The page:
Adidas might be attracting bad online buzz for its sponsorship of biting Uruguayan footballer Luis Suarez — but in the tussle to win the most World Cup social media play, the German firm says it is winning plenty of positive attention too.
With every tackle, save and goal, a simultaneous off-the-pitch marketing battle is being fought between official FIFA World Cup sponsor Adidas and arch-rival Nike Inc to dominate social media to promote their brands.
The stakes are high: Despite being a World Cup sponsor since 1970, Adidas is seeing its leadership in soccer challenged by Nike, especially after the world's biggest sportswear company dominated marketing at the 2010 competition through its savvy use of social media.
But with Brazil’s World Cup on track to be the most tweeted event ever — the social media network expects far more than the 150 million tweets sent during the London Olympics in 2012 — Adidas has the perfect arena to fight back.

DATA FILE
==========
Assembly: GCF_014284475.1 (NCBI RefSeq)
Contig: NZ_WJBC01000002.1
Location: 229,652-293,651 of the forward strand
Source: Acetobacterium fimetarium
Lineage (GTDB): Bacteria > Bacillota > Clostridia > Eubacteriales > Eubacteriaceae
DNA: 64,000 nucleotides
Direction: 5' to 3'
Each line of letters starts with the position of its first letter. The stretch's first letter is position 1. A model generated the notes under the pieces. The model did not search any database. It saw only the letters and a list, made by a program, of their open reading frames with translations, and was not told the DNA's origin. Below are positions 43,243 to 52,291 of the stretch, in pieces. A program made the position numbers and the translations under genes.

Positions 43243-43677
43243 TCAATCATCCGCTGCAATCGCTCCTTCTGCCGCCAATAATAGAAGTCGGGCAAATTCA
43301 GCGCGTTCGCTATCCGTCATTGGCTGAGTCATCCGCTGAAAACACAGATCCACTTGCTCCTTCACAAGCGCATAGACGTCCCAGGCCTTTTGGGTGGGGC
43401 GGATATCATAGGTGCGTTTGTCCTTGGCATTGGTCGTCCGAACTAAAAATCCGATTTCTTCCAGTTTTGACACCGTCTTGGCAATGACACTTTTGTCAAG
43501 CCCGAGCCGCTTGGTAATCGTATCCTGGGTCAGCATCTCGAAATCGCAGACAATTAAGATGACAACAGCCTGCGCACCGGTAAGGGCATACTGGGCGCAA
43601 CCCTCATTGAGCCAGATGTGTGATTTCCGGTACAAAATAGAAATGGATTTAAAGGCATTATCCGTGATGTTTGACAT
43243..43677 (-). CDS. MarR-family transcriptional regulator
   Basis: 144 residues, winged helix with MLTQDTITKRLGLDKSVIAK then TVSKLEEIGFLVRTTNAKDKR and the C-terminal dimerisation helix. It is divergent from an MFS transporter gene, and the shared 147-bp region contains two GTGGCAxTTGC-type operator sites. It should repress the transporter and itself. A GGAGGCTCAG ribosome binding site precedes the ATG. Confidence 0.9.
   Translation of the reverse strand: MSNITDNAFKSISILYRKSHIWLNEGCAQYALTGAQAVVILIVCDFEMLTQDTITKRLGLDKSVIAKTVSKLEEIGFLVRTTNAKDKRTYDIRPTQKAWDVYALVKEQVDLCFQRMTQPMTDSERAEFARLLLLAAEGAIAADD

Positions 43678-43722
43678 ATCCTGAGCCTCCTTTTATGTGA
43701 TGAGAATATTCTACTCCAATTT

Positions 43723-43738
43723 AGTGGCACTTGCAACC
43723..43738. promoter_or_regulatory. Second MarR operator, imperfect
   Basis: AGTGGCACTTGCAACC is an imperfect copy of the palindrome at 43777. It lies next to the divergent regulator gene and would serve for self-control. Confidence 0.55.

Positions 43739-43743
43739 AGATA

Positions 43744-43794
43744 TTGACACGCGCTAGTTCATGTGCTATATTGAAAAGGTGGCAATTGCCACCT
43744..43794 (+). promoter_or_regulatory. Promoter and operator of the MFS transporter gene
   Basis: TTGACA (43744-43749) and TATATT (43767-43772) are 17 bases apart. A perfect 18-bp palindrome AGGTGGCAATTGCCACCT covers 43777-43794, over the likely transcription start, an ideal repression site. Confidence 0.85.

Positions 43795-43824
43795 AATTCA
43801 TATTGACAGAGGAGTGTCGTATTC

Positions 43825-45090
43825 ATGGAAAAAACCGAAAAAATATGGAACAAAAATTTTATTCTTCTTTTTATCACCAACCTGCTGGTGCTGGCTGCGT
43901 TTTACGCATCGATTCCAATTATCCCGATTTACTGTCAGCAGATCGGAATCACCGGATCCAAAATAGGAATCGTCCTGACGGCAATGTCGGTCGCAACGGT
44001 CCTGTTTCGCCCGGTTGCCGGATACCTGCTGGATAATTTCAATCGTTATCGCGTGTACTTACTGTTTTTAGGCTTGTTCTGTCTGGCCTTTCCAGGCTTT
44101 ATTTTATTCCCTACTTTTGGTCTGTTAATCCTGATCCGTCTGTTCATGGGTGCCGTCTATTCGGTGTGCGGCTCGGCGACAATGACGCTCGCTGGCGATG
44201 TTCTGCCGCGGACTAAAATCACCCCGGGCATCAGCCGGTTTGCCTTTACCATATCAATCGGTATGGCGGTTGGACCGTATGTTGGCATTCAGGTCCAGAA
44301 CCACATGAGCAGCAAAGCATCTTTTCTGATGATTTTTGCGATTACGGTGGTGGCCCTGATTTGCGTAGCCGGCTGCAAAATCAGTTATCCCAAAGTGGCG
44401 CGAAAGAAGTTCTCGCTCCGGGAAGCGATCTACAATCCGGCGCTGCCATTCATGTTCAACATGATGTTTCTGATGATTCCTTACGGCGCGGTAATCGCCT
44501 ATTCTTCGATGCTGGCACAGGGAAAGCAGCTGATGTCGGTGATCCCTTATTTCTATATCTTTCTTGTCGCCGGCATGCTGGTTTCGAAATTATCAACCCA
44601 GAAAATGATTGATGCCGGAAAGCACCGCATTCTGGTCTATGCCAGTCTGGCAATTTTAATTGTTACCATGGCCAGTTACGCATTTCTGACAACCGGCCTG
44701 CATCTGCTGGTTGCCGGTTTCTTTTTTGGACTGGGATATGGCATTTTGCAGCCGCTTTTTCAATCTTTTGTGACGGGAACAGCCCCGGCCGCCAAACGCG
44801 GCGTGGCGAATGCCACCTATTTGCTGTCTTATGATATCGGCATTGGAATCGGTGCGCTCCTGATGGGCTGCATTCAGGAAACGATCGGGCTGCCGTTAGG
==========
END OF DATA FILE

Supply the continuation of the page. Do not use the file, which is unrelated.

A Reuters survey of the Twitter handles @adidasfootball and @nikefootball, using analytics website Tweetchup.com, shows Nike is slightly ahead so far in some key metrics including most retweets and the largest increase in followers during the event.
“Nike is perceived by a lot of folks as if they were a sponsor even though they are not spending as much as Adidas has with FIFA,” said Opher Kahane, chief executive of marketing intelligence firm Origami Logic, which advises big brands on social media strategy including World Cup sponsor Visa.
Determined to be the most talked-about brand, Adidas has set up a “newsroom” in the clubhouse of soccer club Flamengo in Rio de Janeiro, where around 50 Adidas staff generate real-time online content, including for the Twitter account of the World Cup’s official match ball, made by Adidas, the Brazuca.